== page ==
Learning is important. Figuring out how to learn is important too.
May 30, 2020 10:44 AM   Subscribe

When tutoring someone you don't want to spoonfeed. Striking the right balance can be hard though. What are some techniques you use to support independent inquiry in students while still allowing them to feel supported?

I was working with a student on their project and I think I got a good balance of explaining and asking them questions and providing my own thoughts. But I'm not sure. I want to keep doing it but I don't want them or anyone else to miss the vital part of the learning process that is finding your own answers. I'm an engineer by trade and I think in the sciences and engineering we turn away lots of engineers that a few more kind words and a little help with the process could keep(Not that I'm not dealing with my own issues with the profession).
posted by Rubbstone to Education (11 answers total) 11 users marked this as a favorite
It appears that a similar view on the challenge of finding a balance exists in legal (Garrett, The Socratic Method, U Chicago Law School, 1998) and medical (BMJ, 1999 Mar 6; 318(7184): 657–661) training. You may want to explore the work of Stephen Brookfield, including because e.g. his work is described as reflecting a "commitment to empowering the learner both inside and outside the formal classroom, offering a trove of exercises, stories, and practical teaching tips."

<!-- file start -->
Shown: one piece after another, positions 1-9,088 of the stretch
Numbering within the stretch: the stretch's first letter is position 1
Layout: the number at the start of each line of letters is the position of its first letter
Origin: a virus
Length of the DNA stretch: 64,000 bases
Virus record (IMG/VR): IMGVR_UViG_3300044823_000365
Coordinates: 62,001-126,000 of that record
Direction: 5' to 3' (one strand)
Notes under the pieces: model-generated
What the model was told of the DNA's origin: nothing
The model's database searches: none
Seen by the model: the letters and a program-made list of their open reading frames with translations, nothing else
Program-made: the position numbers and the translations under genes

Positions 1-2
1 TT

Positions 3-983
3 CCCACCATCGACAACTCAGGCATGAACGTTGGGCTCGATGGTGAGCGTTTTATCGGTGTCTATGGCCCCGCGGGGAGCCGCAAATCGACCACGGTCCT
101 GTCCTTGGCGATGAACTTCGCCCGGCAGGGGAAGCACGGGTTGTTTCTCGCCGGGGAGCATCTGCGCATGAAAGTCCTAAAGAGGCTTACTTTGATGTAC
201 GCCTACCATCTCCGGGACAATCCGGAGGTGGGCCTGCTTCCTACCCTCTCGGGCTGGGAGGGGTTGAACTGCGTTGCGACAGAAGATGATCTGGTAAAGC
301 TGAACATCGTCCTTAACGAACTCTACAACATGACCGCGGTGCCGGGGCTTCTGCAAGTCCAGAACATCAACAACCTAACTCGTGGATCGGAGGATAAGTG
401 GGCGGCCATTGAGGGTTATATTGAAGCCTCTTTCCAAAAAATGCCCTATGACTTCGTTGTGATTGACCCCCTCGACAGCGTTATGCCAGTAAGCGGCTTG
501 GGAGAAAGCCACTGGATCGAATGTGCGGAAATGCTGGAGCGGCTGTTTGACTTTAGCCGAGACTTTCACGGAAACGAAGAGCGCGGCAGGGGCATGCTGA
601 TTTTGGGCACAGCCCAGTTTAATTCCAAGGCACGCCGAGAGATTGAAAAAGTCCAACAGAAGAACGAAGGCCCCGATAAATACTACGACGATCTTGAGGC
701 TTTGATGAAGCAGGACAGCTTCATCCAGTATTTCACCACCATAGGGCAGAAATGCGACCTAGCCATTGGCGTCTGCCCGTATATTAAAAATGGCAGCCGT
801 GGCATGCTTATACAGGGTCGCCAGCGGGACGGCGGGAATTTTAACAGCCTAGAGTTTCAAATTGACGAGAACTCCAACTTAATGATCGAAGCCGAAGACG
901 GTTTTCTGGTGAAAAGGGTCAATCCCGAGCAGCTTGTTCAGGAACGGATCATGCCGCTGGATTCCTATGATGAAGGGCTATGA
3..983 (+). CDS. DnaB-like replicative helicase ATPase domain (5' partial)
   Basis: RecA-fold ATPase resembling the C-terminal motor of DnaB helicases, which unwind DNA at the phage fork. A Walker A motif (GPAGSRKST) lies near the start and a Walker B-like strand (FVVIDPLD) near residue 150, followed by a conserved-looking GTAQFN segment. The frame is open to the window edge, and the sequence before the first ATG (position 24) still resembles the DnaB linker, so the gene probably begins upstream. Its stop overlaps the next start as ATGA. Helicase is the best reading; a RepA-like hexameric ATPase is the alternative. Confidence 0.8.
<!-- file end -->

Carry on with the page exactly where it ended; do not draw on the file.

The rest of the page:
posted by katra at 11:10 AM on May 30, 2020 [1 favorite]

There is a bit of an issue here because experiential learning, which is sometimes likened to project-based learning is more about capacity building rather than a list of things to learn (like facts about the US Constitution). Conceptual learning or situated cognition is also similar to what you're alluding to, implicit learning within an authentic setting, etc.

But with tutoring, the student (or often the parent) is looking for explicit instruction with specific learning goals (do homework, get a certain grade). You may find some help on framing the tutoring from the start. As you likely do, this starts with asking them to describe their goals and what they need to do. Active reflection throughout (not just at the end) can be a bridge from standard tutoring to a system where the student is more driven. You could also add some executive functioning to your tutor time, but again- a lot of what is wanted is explicit instruction and homework or study help.
posted by maya at 11:12 AM on May 30, 2020 [2 favorites]

Response by poster: For me the issue with the socratic method is that it is at its best with highly engaged and prepared students. It doesn't work as well with less prepared almost disengaged students in my mind. You end up asking so many questions the student feels like they will never know anything unlike those of us who have completed the learning process and understand removing our assumptions is the start of figuring things out. I'll see if I can finagle my way to getting some of Dr.Brookfield's stuff.
posted by Rubbstone at 12:19 PM on May 30, 2020 [2 favorites]